Targeting Cancer at Its Roots

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Protein in cancer stem cells could represent a new target to treat aggressive brain cancer.
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Cancer stem cells, which enable some tumours to return after treatment, are like the bulbs of perennial plants. As long as the bulb is present, the plant will grow back.
A UHN study has revealed a new therapeutic approach that could help to treat glioblastoma, the most common and most aggressive form of brain cancer in adults. In 2017, glioblastoma claimed the life of Gord Downie, the former frontman of Canada’s iconic rock band, The Tragically Hip.
Glioblastoma is a deadly cancer diagnosed in approximately a thousand Canadians every year. Less than 5% of these individuals survive more than five years. The rates of survival are dismal because most of these brain tumours do not respond to current treatments. New and more effective treatments are therefore urgently needed for this disease.
In the study, Dr. Valerie Wallace, a Senior Scientist at the Krembil Research Institute (UHN), and her trainee Dr. Ahmed El-Sehemy discovered that the protein Norrin plays an important role—albeit a complicated one—in the growth and proliferation of glioblastoma tumours.
“Norrin has been implicated in blood vessel formation in the brain, eye and inner ear, and the regulation of brain cell behaviour. Our findings indicate that Norrin is present in a wide range of brain tumours and that higher levels of the protein are linked to better patient survival,” says Dr. Wallace.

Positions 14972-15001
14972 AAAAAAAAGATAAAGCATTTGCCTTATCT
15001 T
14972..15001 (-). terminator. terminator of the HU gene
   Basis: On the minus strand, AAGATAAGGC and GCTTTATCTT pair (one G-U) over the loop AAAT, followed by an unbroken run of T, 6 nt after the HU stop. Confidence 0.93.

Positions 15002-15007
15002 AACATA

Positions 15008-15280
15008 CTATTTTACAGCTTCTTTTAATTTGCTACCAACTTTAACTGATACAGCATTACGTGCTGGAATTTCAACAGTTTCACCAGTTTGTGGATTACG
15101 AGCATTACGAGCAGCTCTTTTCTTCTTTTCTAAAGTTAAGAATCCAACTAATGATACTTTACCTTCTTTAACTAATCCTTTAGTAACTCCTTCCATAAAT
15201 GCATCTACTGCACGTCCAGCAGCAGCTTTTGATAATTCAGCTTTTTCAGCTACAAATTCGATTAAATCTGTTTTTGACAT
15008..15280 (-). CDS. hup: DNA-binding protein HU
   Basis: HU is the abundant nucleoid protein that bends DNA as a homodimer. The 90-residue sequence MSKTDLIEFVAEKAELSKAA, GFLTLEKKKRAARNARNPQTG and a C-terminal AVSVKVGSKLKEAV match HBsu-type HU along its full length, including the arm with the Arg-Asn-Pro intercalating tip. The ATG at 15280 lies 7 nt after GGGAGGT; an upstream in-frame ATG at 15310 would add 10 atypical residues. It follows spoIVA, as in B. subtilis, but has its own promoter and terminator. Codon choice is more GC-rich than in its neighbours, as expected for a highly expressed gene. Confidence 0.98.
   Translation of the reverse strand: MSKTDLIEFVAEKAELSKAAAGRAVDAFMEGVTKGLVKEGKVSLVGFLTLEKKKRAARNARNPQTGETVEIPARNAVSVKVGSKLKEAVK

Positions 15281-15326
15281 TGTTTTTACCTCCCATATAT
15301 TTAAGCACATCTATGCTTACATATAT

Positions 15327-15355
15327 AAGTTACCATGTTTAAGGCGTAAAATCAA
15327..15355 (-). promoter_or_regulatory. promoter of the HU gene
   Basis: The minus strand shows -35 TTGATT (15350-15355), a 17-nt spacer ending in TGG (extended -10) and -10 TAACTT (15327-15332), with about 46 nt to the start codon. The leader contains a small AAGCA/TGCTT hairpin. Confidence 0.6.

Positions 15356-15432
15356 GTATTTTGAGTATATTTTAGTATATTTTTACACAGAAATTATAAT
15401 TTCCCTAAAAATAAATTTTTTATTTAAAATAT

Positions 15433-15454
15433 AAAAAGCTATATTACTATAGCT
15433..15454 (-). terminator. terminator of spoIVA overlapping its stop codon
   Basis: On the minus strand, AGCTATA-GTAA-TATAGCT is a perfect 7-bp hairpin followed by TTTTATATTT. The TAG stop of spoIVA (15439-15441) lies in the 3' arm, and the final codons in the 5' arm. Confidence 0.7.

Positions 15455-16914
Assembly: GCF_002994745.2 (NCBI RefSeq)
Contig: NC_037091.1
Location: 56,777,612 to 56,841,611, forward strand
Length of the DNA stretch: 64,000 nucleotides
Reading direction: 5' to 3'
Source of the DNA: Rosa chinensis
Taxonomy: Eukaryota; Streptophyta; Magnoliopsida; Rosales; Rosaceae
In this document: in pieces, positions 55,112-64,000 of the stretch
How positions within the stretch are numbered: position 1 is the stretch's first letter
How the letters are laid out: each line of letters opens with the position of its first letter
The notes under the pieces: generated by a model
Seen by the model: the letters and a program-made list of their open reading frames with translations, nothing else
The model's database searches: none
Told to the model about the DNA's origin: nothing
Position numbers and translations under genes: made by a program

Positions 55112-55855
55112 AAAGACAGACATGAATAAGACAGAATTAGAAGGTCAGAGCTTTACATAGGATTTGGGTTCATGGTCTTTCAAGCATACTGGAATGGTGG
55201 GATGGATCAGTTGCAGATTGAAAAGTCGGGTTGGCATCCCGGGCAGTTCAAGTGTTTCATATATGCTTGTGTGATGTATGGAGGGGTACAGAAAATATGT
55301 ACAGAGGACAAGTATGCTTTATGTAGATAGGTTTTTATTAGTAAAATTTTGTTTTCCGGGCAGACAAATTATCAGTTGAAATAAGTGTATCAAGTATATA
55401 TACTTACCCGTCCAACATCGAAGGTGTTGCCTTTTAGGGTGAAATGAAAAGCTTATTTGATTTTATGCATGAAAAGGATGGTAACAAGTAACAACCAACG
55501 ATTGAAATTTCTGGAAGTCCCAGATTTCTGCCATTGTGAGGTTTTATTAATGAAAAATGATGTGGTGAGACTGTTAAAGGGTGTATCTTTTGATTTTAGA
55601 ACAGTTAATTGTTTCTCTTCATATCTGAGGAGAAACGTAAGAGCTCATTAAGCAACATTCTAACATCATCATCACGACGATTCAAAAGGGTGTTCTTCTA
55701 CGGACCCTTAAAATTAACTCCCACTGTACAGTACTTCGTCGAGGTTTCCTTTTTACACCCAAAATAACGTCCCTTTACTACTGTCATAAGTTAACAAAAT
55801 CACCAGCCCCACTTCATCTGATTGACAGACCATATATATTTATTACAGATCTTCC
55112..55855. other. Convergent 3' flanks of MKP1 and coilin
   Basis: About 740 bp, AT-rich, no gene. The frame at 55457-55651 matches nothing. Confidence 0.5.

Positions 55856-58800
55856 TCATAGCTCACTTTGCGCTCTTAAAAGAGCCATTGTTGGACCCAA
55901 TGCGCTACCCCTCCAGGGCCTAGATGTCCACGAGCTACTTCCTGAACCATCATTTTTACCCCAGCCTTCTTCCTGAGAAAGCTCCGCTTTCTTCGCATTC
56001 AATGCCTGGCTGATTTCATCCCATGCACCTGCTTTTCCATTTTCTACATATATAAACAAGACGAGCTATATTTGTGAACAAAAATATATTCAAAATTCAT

Glioblastoma tumours contain a small number of specialized cells known as cancer stem cells, which can give rise to new tumour cells. These stem cells are widely believed to be responsible for the cancer’s resistance to treatment and its recurrence. Accordingly, targeting these cells could be the key to treating glioblastoma.
The researchers found that Norrin affects the growth and proliferation of a tumour’s cancer stem cells. In stem cells with high levels of the ASCL1 protein, Norrin promoted cell growth, whereas in cells with low ASCL1 levels, Norrin inhibited growth. Although ASCL1’s role in brain cancer is not entirely clear yet, the protein is known to be involved in the generation of brain cells during development.
Dr. Wallace comments, “Our study reveals an unanticipated role of Norrin in brain cancer progression. Norrin could be a potential therapeutic target for glioblastoma tumours and may inform the design of patient-specific treatments.”
This work was supported by the Cancer Research Society, the Canadian Institutes of Health Research and the Toronto General & Western Hospital Foundation. VA Wallace holds a Tier 1 Canada Research Chair in Retina Regeneration.
El-Sehemy A, Selvadurai HJ, Ortin-Martinez A, Pokrajac NT, Mamatjan Y, Tachibana N, Rowland KJ, Lee L, Park NI, Aldape KD, Dirks P, Wallace VA. Norrin mediates tumor-promoting and -suppressive effects in glioblastoma via Notch and WNT. J Clin Invest. 2020 Mar 17. doi: 10.1172/JCI128994.

Dr. Valerie Wallace, Senior Scientist, Krembil Research Institute. Photo courtesy of the Globe and Mail.